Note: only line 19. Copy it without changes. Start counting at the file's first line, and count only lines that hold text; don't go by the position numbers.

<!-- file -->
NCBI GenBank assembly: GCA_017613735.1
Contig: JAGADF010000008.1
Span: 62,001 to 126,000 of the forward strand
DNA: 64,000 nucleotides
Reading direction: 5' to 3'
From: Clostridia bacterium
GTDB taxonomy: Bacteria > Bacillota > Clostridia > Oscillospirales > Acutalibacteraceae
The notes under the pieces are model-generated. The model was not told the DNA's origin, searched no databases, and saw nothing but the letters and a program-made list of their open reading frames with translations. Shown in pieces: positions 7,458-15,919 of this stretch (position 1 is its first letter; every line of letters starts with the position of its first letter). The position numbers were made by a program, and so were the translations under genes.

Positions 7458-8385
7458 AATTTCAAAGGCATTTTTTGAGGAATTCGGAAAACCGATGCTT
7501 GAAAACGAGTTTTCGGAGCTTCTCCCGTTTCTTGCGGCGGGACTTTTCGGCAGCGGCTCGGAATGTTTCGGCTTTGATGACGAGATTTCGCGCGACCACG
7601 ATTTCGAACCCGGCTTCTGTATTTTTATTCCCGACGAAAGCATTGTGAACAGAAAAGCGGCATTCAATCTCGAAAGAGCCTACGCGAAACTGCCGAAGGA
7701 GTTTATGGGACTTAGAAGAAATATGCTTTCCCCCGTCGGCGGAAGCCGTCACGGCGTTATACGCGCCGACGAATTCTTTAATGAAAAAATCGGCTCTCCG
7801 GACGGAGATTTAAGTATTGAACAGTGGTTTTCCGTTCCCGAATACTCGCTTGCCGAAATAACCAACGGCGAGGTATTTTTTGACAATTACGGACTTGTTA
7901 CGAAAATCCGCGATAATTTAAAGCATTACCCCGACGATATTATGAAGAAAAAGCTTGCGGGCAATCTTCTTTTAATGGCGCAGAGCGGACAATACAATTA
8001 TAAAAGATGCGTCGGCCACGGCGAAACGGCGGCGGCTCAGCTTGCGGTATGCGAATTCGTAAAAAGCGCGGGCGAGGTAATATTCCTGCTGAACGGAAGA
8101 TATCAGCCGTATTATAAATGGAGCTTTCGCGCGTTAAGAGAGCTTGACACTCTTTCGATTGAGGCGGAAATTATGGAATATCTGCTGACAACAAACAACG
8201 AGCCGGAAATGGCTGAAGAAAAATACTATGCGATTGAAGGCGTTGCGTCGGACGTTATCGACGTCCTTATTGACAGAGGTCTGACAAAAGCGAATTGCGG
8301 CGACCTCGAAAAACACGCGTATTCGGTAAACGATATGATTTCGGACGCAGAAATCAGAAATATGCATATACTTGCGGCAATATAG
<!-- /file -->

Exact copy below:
8301 CGACCTCGAAAAACACGCGTATTCGGTAAACGATATGATTTCGGACGCAGAAATCAGAAATATGCATATACTTGCGGCAATATAG